Saturday, March 28, 2009
The image above is a prayer to Sakya Pandita Kunga Gyaltsen composed by Jamyang Khyentse Wangpo. It is designed as a visual diagram that can be read in almost every direction. It is very large and painted at the entrance way to the old Dzongsar Institute main temple which is now Deer Park Institute. A new Dzongsar Institute has been built a few kilometers away. There are two other prayers done in the same way, a Shakyamuni and a Longchenpa prayer. I will upload these to the HAR database when I return to New York.
Friday, March 13, 2009
Saturday, March 7, 2009
TBRC has a new Blog addition to their website. The website overall is intended for an academic audience as well as Tibetan Lamas and teachers. It is essentially written in Tibetan language or Wylie transliteration. The Blog is a great addition to the site by allowing everybody an insight into the workings of this vast bibliographic database.
Sakya Resource Centre: (NOT the Sakya Resource Guide). "The present site is devoted to the study of the Sakya school, one of the major religious traditions within Tibetan Buddhism. Launched by dedicated students (undergraduate and doctoral) of Tibetan studies who do research on prominent Sakyapa masters (see also Current Research Projects), the website provides access to scholarly resources and distributes free e-texts that are useful for religious-historical research on the Sakya tradition and its representatives. It highlights valuable research tools that are available via the web, and has begun to host a collection of significant texts in digital form. At present, our inputted text material focuses on the Sakyapa-s during the late fourteenth and fifteenth century, a period characterized by a still-ongoing doctrical exchange between the different traditions that gave rise to numerous saints and scholars. In future, we aim to provide a comprehensive research platform and plan to extend our text input activity and cooperation with researchers and institutions in order to build up a free digital text archive for research and reference into the Sakya tradition."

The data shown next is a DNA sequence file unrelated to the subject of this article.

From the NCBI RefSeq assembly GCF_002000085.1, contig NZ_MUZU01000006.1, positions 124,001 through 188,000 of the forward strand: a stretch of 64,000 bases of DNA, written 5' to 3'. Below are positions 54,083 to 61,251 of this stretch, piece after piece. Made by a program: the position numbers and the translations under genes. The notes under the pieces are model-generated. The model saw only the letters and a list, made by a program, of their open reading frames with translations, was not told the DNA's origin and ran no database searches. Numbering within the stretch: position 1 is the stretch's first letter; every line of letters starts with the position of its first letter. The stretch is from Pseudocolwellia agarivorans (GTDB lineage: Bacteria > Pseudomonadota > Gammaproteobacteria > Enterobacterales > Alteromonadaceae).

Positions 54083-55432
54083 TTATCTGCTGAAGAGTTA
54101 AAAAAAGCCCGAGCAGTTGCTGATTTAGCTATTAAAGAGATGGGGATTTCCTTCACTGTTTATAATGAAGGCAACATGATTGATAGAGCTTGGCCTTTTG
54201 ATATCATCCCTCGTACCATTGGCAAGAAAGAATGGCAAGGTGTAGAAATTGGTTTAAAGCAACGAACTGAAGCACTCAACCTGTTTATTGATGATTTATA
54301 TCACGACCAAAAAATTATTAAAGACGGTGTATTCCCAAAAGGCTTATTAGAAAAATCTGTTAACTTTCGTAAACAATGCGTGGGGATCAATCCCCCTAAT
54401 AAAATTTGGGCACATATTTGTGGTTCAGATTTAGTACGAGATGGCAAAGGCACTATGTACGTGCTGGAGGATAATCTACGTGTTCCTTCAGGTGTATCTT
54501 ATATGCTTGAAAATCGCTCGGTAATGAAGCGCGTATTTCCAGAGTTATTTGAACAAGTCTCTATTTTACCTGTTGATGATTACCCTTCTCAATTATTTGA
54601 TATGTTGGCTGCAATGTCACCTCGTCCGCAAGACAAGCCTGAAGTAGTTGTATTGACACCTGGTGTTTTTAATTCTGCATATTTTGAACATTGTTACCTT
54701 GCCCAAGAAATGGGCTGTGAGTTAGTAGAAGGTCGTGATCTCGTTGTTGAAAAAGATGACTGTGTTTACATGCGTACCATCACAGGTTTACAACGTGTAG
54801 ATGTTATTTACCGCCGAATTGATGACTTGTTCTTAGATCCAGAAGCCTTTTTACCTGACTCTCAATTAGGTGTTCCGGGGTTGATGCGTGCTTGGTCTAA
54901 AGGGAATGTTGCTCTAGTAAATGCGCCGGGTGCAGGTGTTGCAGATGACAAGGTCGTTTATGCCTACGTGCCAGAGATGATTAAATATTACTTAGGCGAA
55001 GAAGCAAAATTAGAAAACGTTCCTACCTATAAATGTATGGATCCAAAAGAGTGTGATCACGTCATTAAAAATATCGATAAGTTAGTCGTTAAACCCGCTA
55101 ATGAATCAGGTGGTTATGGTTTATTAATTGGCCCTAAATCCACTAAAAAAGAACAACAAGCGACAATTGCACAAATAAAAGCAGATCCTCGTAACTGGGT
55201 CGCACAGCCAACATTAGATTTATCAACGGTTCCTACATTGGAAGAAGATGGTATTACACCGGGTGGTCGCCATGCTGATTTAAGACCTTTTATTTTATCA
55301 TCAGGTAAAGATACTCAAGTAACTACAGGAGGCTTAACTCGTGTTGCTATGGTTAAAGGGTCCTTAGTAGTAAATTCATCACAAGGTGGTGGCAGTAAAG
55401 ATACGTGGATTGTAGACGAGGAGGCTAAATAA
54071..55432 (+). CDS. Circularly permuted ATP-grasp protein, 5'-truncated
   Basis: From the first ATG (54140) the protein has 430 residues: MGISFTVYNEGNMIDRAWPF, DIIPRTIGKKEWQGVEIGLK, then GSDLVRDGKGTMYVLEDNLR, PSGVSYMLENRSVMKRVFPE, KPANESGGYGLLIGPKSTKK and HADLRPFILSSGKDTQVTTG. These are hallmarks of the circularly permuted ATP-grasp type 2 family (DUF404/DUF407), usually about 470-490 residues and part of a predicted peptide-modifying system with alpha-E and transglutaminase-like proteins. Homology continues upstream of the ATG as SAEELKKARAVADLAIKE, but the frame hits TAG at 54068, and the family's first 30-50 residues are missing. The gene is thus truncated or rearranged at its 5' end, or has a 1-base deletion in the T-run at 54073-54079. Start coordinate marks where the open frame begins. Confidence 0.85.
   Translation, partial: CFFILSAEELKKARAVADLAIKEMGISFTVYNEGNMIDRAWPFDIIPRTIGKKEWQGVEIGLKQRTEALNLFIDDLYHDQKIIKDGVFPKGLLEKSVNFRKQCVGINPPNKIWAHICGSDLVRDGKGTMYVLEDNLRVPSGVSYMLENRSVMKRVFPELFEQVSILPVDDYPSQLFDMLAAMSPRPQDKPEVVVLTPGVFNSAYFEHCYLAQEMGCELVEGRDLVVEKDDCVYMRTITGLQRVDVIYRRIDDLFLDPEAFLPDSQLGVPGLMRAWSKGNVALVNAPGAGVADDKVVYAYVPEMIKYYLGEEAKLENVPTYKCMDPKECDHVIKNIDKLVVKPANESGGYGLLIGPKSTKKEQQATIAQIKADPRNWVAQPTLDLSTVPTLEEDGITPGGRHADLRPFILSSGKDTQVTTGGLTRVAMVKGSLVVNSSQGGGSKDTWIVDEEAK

"For questions or suggestions pertaining to this website, please contact the Sakya Resource Centre at firstname.lastname@example.org. We also ask you to contact us if you notice any errors in the e-texts." (Taken from the SRC Home page).
Monday, March 2, 2009
All of the Mongolian images from the Rinjung Lhantab are slowly being uploaded and catalogued. This is a complete illuminated text currently belonging to the Volkerkundemuseum der Universitat Zurich, Switzerland and the same subject matter as contained in the publication Buddhist Iconography by Lokesh Chandra.
Saturday, January 31, 2009
Tibetology and Buddhism).
WSTB No. 68. Jowita Kramer "A noble Abbot from Mustang. Life and
Works of Glo-bo mKhan-chen (1456-1532)" (2008) 334p. ISBN:
978-3-902501-07-3. EUR 26.00